University of New Brunswick team is developing a first-of-its-kind security system that uses footsteps to verify people who they say they are
At a time when many Canadians are getting comfortable with fingerprint scans to prove their identity, a team of researchers at the University of New Brunswick (UNB) is stepping into new territory for biometric security: footprints. And they’re tapping into the expertise of top students from Tunisia and India to advance their groundbreaking system, which can literally distinguish people by how they walk.
Mayssa Rekik, an Advanced Technologies undergraduate at Tunisia-based University of Carthage – ENSTAB, and Arijit Samal, a Computer Science graduate from the Indian Institutes of Science Education and Research, are two of 168 international students in Atlantic Canada this summer – and 2,220 across Canada – who are helping to solve tough innovation challenges through a unique initiative called the Mitacs Globalink Research Internship program.
Working under the guidance of Professor Erik Scheme, Associate Director of UNB’s Institute of Biomedical Engineering, the two interns are helping to evaluate the world’s first real-world implementation of a biometric security system that identifies people by analyzing their footsteps (gait) as they walk across innovative pressure-sensitive floor tiles.
“This is the first installation of gait-based recognition technology to be embedded in the floor of an existing office building and it’s really allowing us to test how these systems could operate in the wild for the first time,” said Scheme.
The first-of-its-kind security system — which uses cutting-edge technology developed by PEI-based Stepscan Technologies – is currently installed in Fredericton’s state-of-the-art Cyber Centre. With a series of two-by-two foot floor tiles embedded in the lobby where people come and go from work, as well as a second installation in a controlled lab environment at UNB, the technology works by generating a pixel-by-pixel heat map of the pressure distribution of someone’s feet as they walk, from heel strike to toe off. The resulting video is then securely transmitted to a server at the university where researchers analyze both spatial and time-based information to explore how measurements change over time as people go through the motion of walking and how to us them to differentiate between people.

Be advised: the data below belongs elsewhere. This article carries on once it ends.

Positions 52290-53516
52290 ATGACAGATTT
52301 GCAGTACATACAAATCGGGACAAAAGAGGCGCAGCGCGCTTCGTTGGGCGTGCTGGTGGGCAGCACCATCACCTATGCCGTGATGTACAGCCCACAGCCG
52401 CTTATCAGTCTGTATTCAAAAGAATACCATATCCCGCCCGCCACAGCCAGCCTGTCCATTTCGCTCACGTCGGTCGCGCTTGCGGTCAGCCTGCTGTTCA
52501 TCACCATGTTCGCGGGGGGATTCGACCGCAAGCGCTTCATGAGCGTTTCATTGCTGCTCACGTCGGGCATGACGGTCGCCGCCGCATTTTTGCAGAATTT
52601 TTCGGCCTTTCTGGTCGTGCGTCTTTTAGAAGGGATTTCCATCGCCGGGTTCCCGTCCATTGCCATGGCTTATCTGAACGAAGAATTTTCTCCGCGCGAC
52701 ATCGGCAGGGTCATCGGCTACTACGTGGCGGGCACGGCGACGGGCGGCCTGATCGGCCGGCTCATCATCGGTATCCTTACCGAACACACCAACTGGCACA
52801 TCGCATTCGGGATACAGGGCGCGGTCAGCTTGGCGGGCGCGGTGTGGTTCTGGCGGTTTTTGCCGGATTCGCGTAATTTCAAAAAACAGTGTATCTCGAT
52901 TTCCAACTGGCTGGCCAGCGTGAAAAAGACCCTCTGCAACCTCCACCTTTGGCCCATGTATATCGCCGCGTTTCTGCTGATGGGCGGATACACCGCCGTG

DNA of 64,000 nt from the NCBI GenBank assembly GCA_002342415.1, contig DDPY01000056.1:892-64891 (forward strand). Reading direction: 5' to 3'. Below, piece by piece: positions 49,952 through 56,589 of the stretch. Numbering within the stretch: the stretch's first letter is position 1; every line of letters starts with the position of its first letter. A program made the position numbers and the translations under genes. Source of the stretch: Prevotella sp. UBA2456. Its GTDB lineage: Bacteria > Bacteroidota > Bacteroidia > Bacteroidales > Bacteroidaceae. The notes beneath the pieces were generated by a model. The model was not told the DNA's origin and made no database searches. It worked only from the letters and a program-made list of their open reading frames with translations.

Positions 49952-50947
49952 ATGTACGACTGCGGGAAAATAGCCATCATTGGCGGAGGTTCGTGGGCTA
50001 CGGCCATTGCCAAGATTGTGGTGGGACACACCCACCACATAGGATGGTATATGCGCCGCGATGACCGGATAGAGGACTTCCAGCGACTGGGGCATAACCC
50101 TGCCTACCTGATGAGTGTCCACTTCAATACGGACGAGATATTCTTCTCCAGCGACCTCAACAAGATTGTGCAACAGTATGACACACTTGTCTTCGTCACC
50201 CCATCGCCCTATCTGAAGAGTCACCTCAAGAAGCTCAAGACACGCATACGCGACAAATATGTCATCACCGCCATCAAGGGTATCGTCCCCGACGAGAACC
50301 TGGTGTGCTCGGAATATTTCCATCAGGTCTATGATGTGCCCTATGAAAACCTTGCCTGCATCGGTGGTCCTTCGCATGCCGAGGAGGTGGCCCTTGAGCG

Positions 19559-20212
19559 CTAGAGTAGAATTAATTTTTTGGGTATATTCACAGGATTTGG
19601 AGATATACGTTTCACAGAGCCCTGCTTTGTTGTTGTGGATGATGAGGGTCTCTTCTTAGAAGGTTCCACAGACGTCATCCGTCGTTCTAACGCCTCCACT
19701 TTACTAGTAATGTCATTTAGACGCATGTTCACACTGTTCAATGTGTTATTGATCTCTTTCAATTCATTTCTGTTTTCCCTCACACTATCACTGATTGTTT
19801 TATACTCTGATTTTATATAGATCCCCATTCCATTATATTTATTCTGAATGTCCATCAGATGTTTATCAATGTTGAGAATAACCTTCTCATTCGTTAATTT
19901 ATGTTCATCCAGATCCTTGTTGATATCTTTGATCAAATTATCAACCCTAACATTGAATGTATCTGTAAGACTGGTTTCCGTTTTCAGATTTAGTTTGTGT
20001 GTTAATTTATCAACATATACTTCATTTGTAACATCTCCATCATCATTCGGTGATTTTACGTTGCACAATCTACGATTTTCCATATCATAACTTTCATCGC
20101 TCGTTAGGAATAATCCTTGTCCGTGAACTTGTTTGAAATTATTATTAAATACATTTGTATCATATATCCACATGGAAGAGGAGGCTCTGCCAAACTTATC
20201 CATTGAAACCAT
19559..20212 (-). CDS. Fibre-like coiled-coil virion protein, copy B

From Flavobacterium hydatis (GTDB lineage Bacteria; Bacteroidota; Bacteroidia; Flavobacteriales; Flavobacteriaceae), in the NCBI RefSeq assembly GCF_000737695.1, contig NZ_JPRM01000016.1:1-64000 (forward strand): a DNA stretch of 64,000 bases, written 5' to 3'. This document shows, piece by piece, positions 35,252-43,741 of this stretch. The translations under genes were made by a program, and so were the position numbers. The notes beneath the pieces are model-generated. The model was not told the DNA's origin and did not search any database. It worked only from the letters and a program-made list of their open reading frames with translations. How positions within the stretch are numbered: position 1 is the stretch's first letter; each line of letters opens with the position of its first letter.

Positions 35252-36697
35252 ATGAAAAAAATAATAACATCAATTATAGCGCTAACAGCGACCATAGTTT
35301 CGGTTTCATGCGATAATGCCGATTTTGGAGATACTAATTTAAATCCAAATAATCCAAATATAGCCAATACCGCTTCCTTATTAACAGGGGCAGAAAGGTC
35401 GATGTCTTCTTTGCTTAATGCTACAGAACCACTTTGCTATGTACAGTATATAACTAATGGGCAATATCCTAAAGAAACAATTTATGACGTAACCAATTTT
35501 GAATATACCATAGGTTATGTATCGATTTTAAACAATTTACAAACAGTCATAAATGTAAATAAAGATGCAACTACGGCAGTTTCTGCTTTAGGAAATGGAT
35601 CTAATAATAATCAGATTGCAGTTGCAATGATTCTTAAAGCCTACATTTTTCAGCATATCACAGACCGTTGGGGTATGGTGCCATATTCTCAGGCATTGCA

What’s unique about the project — made possible through a partnership between Stepscan, UNB, and Knowledge Park — is that for the first time, researchers are able to access information from the security cards swiped by study participants at the Cyber Centre and then use it as a machine learning ‘label’ to precisely match footsteps to people, helping to improve the system’s overall accuracy and build a world’s first dataset. Additionally, seven video cameras are installed in the controlled lab at UNB, allowing researchers to compare the performance of the system against existing vision-based approaches and the actual live footage of people walking.
“Just like a fingerprint, everybody does this heel-to-toe motion in a slightly unique way,” said Scheme, explaining that the real-world implementation allows researchers to collect large amounts of real-world data that are now being analyzed by the students to improve the system’s performance. Study participants in the lab are asked to walk across the flooring installation multiple times, first wearing a sneaker (common across all users), then two pairs of their own shoes and finally barefoot, so that researchers can teach the underlying AI technology to identify people regardless of their footwear.
Samal’s 12-week internship is focused on using the two-dimensional pressure map information collected by the tiles to generate full 3D skeletal models of the people walking across the tiles, and Rekik’s 12-week internship is focused on developing deep learning models that leverage the temporal information captured to more accurately identify people through their footsteps. The team also aims to have a rich data set collected by the end of summer that will serve as an effective benchmark to help improve the system’s ability to identify people as they walk under confounding scenarios, such as at varying speeds, in different footwear, while carrying or pulling objects, or while distracted.